A drug company produced a rap video designed to motivate sales rep to push fentanyl, a highly addictive drug that made headlines as part of the opioid crisis. People rapped while dancing around a person who was wearing a suit that looked like a fentanyl spray bottle. It was shown to jurors as evidence as part of a federal investigation.
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The video, according to a report by Rare, was shown to jurors during a trial in Boston. Insys Therapeutics Inc. founder John Kapoor, along with four other onetime executives, was charged with providing doctors bribes and kickbacks for pushing the drug – an opioid intended for cancer patients battling with severe pain.
One of those being charged is a former exotic dancer. According to prosecutors, she was hired as a regional sales manager despite the fact that she had no experience in the pharmaceutical industry.
Kapoor and the others have denied any wrongdoing.
The rap video, which is titled “Great by Choice,” was shown to company employees during a 2015 national sales meeting. It was designed to encourage the sales reps to discuss prescribing higher doses of fentanyl with doctors, said prosecutors.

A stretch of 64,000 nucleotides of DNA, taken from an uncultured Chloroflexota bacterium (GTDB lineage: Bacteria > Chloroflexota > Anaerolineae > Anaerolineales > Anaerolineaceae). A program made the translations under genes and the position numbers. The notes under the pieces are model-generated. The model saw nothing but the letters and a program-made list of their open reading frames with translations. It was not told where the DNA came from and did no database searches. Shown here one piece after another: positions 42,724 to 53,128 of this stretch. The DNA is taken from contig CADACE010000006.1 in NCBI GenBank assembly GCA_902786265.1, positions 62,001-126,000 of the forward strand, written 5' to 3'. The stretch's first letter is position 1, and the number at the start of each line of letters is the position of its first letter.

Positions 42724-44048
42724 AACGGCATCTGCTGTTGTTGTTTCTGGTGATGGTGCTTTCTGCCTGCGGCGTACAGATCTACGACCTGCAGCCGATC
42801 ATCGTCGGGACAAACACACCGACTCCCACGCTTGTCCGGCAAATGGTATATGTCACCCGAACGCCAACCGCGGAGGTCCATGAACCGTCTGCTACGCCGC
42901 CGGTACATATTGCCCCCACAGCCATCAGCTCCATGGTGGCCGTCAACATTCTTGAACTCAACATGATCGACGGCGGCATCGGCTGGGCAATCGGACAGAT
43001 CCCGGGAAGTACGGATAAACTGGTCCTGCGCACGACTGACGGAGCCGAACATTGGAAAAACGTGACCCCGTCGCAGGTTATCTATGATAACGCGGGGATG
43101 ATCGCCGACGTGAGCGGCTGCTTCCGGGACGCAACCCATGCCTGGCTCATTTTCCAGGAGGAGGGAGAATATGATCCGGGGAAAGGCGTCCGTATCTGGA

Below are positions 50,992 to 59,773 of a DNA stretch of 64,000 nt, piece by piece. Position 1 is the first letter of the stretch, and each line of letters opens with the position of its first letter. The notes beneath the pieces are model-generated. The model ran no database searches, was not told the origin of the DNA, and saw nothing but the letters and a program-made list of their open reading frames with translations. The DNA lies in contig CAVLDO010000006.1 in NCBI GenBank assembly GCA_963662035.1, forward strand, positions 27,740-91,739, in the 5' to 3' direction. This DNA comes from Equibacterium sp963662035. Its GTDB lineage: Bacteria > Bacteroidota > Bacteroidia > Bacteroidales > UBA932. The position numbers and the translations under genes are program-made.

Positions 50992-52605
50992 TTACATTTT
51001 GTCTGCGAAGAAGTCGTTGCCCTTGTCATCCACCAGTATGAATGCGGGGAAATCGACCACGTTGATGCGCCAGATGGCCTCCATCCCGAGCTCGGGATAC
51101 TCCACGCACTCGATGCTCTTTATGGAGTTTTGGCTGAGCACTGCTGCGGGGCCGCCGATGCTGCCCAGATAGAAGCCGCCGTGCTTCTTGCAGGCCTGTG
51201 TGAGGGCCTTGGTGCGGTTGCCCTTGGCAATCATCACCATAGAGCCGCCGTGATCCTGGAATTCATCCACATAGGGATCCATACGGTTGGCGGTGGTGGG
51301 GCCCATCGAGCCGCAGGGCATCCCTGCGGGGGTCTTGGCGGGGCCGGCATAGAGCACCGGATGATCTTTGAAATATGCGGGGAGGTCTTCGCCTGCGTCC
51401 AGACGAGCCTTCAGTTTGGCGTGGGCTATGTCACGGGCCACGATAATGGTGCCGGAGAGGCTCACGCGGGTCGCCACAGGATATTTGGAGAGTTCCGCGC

In the video, sales reps wearing suits rap to the tune of one of A$AP Rocky’s songs, using lyrics to promote titration, the process of increasing dosage strengths until it reaches an adequate level.
“I love titration, yeah, that’s not a problem. I got new patients, and I got a lot of ’em,” the sales reps say. “Build relationships that are healthy. Got more docs than Janelle’s got selfies.”
At one point in the video, the person wearing the fentanyl spray bottle costume takes off the outfit to reveal Alec Burlakoff, who was the vice president of sales at the time.
Burlakoff pleaded guilty to racketeering conspiracy in November and is expected to testify against Kapoor.
“What we built here can’t be debated. Shout to Kapoor for what he created,” the employees rap. “The competition just making noise. We’re making history because we’re great by choice.”
The video is the latest startling piece of evidence shown during the trial.
Last month, a former Insys employee addressed jurors, saying she saw her boss, Sunrise Lee, a regional sales manager, give a doctor a lap dance at a Chicago nightclub to try to entice him to push more prescriptions.
Lee’s lawyers claim the doctor was taking advantage of their client.